"Can you hear me, sir?" she asked, re-wetting the material. He remained completely motionless, deathly pale under the grime.
    "How is 'e?" Winston asked when he and Grimsley arrived with the supply bag.
    "His head is bleeding. So is his upper arm. Badly." She leaned down and sniffed at his torn jacket. "Gunpowder. He must have been shot."
    Grimsley's eyes widened. "Shot?" He glanced quickly about as if expecting pistol-toting highwaymen to materialize.
    Hayley nodded. "Yes. Luckily it appears to be only a flesh wound. Help me pull him out of the water. Be careful. I don't want to hurt him any more than necessary." Grimsley held the lantern while Hayley and Winston grabbed the man under his arms and dragged him from the stream.
    Opening the supply bag, Hayley pulled out a knife and cut his jacket and shirt away from the wound. With Grimsley clutching the lantern, she examined his upper arm. Blood oozed from a nasty gash. Flecks of dirt dotted his skin as did numerous scratches. Gritting her teeth, she pressed her fingers to the injury and nearly swooned with relief.
    "It's only a flesh wound. Bleeding, but no lead ball evident," she reported after a short, tense silence. Knowing they would need more bandages than the emergency few contained in the bag, she indicated her discarded petticoat with a jerk of her head.
    "Tear that into strips, Grimsley."
    Grimsley squinted at the garment and gasped. "But that's your petticoat, Miss Hayley!"
    Hayley took a deep breath and mentally counted to five. "These are dire circumstances, Grimsley. We cannot stand on ceremony. I am sure Papa would do the same thing were he here."
    Winston's eyes bugged out. "Captain Albright never wore no petticoat! Why 'is crew would have flogged him! Tossed 'im to the sharks!"
    Once again Hayley mentally counted--this time to ten. "I meant Papa would not have stood on ceremony. He would have done whatever was necessary to help this man." God, give me patience. Do not force me to cosh these two dear, infuriating men.
    Without further discussion, Grimsley tore the petticoat into bandages and passed them to Winston. He in turn wet them and handed them to Hayley. She bathed the wound as best she could, then applied pressure to it using clean bandages from her bag. Her eyes constantly flitted back to the man's face. She feared that every breath he drew might well be his last. Don't die on me. Please. Let me save you. When the bleeding finally slowed to a trickle, she bandaged his arm.
    She then turned her attention to the nasty gash on his head. The bleeding had nearly stopped. She bandaged it as well, first bathing the dirt away. After that, she gently touched his body looking for further injuries. A low groan passed his lips when she pressed his torso.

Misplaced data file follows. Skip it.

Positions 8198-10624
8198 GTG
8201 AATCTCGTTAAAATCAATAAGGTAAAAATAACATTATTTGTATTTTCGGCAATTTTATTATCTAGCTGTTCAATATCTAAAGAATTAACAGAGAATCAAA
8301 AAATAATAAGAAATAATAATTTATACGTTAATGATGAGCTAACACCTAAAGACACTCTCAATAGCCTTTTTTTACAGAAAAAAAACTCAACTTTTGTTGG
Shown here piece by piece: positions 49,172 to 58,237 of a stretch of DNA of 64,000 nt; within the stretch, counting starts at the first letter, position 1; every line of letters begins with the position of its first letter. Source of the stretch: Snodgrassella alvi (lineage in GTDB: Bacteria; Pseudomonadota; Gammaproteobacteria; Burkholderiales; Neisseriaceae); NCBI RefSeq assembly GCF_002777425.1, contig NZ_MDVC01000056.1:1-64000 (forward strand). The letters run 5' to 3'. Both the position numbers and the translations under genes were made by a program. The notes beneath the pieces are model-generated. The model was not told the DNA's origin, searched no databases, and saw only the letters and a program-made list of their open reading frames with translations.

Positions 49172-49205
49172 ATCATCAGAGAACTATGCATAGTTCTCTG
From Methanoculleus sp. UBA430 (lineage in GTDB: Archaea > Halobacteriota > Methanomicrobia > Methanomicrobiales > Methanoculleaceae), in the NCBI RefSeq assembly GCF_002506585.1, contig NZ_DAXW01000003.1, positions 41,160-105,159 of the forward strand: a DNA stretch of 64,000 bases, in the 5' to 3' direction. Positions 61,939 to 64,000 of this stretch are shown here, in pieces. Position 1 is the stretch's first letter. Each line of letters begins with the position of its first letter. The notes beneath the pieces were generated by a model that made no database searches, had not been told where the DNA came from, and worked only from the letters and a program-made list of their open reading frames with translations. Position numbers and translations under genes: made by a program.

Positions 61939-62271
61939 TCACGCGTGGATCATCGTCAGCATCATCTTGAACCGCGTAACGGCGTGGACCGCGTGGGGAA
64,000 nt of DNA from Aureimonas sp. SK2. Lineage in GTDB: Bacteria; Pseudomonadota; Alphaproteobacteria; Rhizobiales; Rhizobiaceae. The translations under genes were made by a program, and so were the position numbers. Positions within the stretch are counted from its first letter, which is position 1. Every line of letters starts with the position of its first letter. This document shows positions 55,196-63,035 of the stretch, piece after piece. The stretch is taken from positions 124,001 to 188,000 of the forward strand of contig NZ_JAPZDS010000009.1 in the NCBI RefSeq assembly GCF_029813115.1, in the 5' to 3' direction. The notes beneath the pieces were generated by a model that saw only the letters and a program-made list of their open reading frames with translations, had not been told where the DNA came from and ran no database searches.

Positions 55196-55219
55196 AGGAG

"Broken or cracked ribs," she remarked. "Just like Papa suffered back in '11 when he fell from the porch railing." Winston and Grimsley nodded in silence. She continued her examination down his long frame, her hands gentle but firm.
    "Anything else, Miss Hayley?" Grimsley asked.
    "I don't believe so, but there's always the chance that he is bleeding inside. If so, he will not live through the night."
    Grimsley surveyed the surrounding desolate area and shook his head. "What are we going to do with him?"
    "Bring him home with us and take care of him," Hayley answered without hesitation.
    Grimsley's wrinkled face paled visibly. "But Miss Hayley! What if he's a lunatic of some sort? What if--"
    "His clothes--what's left of them--are fine quality. He is no doubt a gentleman, or employed by one." When Grimsley opened his mouth to speak again, Hayley held up her hand to silence him. "If he turns out to be a murdering lunatic, we will cosh him on the head with a skillet, fling him out the door and send for the magistrate. In the meantime, we are bringing him home. Now. Before he dies as we speak."
    Grimsley sighed and his gaze traveled upward to where the stallion stood. "I somehow knew you were going to say that. But how are we going to get him up the hill?"
    "We're gonna carry 'im, ya wheezin' old fossil," Winston hollered close to Grimsley's ear, causing the older man to wince. "I'm strong as an ox, I am. I could lug this bloke twenty miles if I 'ad to." He turned to Hayley. "You can count on me, Miz Hayley. I'm no wispy bag 'o bones--not like some people we know." He shot Grimsley a narrowed-eyed glare.
    "Thank you. Both of you. Grimsley, you lead the way with the lantern."
    "I'll carry his feet, Miss Hayley," Grimsley said with dignity. "You carry the lantern."
    A weary smile tugged at Hayley's lips and her earlier annoyance at the elderly man vanished. "Thank you, Grimsley, but I am already dirty and you are much more skilled at navigation with a lantern than I." Hayley saw that Winston was about to make a remark and she sent him a killing glare. Winston rolled his eyes heavenward and snapped his lips together.
    "Now," Hayley continued, "we must hurry and get him back to the house and into a warm bed as soon as possible."